Traversing the Clouds in the Never Summer Mountains

      11 Comments on Traversing the Clouds in the Never Summer Mountains

Classic Rocky Mountain National Park.

Rocky Mountain National Park is a place I like to tell myself I know a lot about, but really I probably only know a lot about very little. Other than Wild Basin, most of the Park is still uncharted territory for me. It probably always will be given the expanse. Colorado affords us so many bad @ss opportunities that I’ve found it hard to focus on one area, and in doing so, I seem to always keep the door open to all the potential that this state has to offer. However, I think I can still have a favorite or 2 or 3 or 4 and on this trip, my first trip into the Park this summer, I remembered why Rocky Mountain National Park is still tops.

Brian knows the Park better than most humans, including Rainman, and put the idea of this traverse in my head back in May on our Nokhu Hut trip. On that outing the skiers hit up Mahler and those of us who like to torture ourselves on snowshoes took on Richthofen. From the ridge on Richthofen I got my first glimpse south into all things Never Summer. From then on it was only a matter of when. The answer to that question finally came on Labor Day.

With a 1 AM departure from Denver, Brian and I arrived at the Colorado River TH a little after 3. The plan: Put on our headlamps. Hike .5 miles north to the Red Mountain Trail. Make a left and hike 3.5 miles along the largest switchback ever created to the Grand Ditch. Follow the Grand Ditch 1.7 miles north to Hitchens Gulch. Cross the Grand Ditch on a bridge (c’mon it’s a National Park) and follow the Lake of Clouds Trail to treeline. Take off the headlamps.

Welcome to the Never Summer Mountains! You’re all alone out here. For the rest read on…

Peaks: Lead Mountain (12,537′), Mount Cirrus (12,797′), Howard Mountain (12,810′), Mount Cumulus (12,725′), Mount Nimbus (12,706′)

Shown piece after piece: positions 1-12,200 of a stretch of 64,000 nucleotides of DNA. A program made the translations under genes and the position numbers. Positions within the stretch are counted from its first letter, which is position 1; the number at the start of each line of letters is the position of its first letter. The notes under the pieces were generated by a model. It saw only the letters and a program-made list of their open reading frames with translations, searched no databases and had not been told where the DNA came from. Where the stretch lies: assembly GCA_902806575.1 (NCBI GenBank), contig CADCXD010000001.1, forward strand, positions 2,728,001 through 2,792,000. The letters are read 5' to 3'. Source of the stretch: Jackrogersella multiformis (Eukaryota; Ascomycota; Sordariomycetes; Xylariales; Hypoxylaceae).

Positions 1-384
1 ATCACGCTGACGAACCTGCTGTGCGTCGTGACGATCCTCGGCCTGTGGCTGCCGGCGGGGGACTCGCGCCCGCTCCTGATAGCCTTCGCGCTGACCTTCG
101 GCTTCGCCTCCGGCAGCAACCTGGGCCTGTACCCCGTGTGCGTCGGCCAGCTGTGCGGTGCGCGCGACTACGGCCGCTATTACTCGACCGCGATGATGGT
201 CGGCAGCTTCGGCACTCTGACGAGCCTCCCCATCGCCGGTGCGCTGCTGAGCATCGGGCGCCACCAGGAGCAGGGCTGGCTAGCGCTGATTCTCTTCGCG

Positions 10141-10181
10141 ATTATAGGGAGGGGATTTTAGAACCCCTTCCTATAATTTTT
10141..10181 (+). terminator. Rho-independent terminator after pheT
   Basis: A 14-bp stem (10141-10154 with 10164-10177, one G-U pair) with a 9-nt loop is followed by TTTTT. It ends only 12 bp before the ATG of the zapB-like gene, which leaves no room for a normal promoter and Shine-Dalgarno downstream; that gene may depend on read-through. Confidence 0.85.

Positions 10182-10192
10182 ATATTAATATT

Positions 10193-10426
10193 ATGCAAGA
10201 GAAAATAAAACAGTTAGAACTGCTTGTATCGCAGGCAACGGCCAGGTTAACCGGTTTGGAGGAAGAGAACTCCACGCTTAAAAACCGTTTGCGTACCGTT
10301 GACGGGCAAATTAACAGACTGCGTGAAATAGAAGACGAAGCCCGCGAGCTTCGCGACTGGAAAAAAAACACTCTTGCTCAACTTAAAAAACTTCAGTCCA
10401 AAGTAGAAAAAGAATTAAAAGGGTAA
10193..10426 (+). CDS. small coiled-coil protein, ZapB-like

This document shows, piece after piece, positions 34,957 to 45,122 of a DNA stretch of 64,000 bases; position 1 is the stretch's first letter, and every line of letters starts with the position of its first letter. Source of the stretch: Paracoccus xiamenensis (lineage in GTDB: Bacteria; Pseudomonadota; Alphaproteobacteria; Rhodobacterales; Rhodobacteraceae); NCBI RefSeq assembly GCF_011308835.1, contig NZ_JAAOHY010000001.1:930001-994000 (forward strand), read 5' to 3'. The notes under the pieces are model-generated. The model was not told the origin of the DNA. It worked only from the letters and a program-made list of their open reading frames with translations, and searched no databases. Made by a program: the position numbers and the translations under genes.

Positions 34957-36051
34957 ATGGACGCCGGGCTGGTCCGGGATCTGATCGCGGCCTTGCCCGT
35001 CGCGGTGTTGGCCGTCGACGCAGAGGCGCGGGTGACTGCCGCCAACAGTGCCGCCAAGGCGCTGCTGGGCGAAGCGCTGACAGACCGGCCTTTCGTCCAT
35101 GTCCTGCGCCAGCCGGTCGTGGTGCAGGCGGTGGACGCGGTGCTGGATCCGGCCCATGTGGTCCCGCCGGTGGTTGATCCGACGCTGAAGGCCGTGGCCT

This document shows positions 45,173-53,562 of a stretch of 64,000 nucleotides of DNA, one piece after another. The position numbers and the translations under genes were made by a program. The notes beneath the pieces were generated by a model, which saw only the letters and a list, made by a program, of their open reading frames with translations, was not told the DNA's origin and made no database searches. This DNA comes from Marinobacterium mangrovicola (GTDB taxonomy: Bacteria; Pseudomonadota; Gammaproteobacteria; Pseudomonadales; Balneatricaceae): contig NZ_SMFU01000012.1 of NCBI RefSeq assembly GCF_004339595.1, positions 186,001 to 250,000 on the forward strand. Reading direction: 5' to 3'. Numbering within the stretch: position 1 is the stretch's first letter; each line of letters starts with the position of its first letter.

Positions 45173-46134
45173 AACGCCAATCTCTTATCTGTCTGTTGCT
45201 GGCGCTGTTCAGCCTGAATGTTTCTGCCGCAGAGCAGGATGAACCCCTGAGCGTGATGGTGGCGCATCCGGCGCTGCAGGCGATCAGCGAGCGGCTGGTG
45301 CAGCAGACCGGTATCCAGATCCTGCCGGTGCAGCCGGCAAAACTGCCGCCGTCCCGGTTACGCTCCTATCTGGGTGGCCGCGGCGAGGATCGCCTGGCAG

Date: September 1, 2014
Trailhead:  Colorado River – Rocky Mountain National Park
Distance: ~ 18 miles
Elevation Gain: ~ 7,000 ft.
Participants: Brian Miller, Dillon Sarnelli
Time: 12.5 Hours

Route Overview.

Low hanging clouds to the south as we begin our ascent up the scree to the saddle between Lead and “Never Summer”.

Lead Mountain as seen from the saddle.

The ridge from the saddle to the summit of Lead is about .3 miles of solid Class 2+ and 3 scrambling. I would argue that near the summit it gets to Class 4 if you want it to. At one point I had to say “Miller, if we don’t stop talking I’m going to fall off into the abyss!”. That is my non-textbook definition of Class 4.

Brian working his way up Lead. I asked him how this compared to Kelso Ridge having never been on it myself . He laughed and said this is Kelso Ridge on roids.

This is why I live here.

Brian nearing the summit of Lead.

Mount Mahler (L) and Mount Richthofen (R) with Tepee Mountain in the foreground. Taken from the summit of Lead Mountain – September 1, 2014.

From the summit of Lead the rest is a “stroll” along the Continental Divide. The 1.1 mile traverse from Lead to Cirrus takes you over unranked “Hart Ridge”. Don’t be fooled. This is not Cirrus :). I think it’s here that we realized this wasn’t going to be a traverse in the normal sense of the word. Instead, we were legitimately climbing 5 ranked peaks. I tend to overestimate vertical gain, but if the math adds up, we averaged more than 900 ft+ between peaks.

The Lead/Cirrus traverse along “Hart Ridge” as seen from the summit of Lead Mountain. Mount Cirrus can be seen in the distance.

Brian having some fun on the ridge.

Some of the terrain along “Hart Ridge” with Mount Cirrus still pretty far out there in the distance.

Summit of Mount Cirrus – September 1, 2014. A look back at our progress: “Hart Ridge” and Lead Mountain (Front to Back). Mahler and Richtofen (L to R) in the way back.

Summit of Mount Cirrus – September 1, 2014. Taking it all in.

Howard Mountain, the second tallest mountain in the Never Summer Mountains @ 12,810′ is up next. The traverse from Cirrus to Howard is a little more than one half mile. It was a nice reprieve from what we’d had up to this point and gave us a good vantage into the remainder of the route.

Brian making his way along the grassy saddle between Cirrus and Howard. Cumulus and Nimbus can be seen in the center of the photo (L to R).

The remaining route over to Howard.

Mount Cumulus from the summit of Mount Howard. The summit of Mount Nimbus can be seen just barely above the summit of Cumulus in the distance.

The view of Longs from Snowdrift Peak is pretty spectacular. I give this vantage point from Howard a close 2nd.

Summit of Howard Mountain – September 1, 2014. NICE sweatpants Miller!

From the summit of Howard it’s a 1.5 mile Class 3 scramble to the giant scree pile that is Mount Cumulus. The rock is loose and we did our best to stay high on the ridge to avoid pummeling each other with boulders. It took some time and our legs were beginning to feel the enormity of the day. Miller fortunately had a Red Bull. I did not.